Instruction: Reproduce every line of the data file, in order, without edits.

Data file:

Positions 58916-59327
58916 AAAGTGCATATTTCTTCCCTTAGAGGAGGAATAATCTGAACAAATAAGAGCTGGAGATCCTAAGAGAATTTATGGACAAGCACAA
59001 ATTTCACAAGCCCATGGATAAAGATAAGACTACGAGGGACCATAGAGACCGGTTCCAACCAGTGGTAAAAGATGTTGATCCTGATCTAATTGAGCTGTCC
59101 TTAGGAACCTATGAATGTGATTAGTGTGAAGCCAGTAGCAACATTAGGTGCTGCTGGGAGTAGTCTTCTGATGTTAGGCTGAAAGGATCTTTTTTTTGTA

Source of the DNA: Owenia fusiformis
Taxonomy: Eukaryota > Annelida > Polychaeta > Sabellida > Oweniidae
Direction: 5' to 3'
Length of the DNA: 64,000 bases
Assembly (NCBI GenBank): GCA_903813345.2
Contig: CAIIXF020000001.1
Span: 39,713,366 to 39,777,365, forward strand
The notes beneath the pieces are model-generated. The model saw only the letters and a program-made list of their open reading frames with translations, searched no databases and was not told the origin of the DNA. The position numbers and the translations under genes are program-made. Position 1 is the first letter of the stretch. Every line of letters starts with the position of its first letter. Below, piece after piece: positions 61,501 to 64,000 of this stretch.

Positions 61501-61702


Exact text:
Positions 58916-59327
58916 AAAGTGCATATTTCTTCCCTTAGAGGAGGAATAATCTGAACAAATAAGAGCTGGAGATCCTAAGAGAATTTATGGACAAGCACAA
59001 ATTTCACAAGCCCATGGATAAAGATAAGACTACGAGGGACCATAGAGACCGGTTCCAACCAGTGGTAAAAGATGTTGATCCTGATCTAATTGAGCTGTCC
59101 TTAGGAACCTATGAATGTGATTAGTGTGAAGCCAGTAGCAACATTAGGTGCTGCTGGGAGTAGTCTTCTGATGTTAGGCTGAAAGGATCTTTTTTTTGTA

Source of the DNA: Owenia fusiformis
Taxonomy: Eukaryota > Annelida > Polychaeta > Sabellida > Oweniidae
Direction: 5' to 3'
Length of the DNA: 64,000 bases
Assembly (NCBI GenBank): GCA_903813345.2
Contig: CAIIXF020000001.1
Span: 39,713,366 to 39,777,365, forward strand
The notes beneath the pieces are model-generated. The model saw only the letters and a program-made list of their open reading frames with translations, searched no databases and was not told the origin of the DNA. The position numbers and the translations under genes are program-made. Position 1 is the first letter of the stretch. Every line of letters starts with the position of its first letter. Below, piece after piece: positions 61,501 to 64,000 of this stretch.

Positions 61501-61702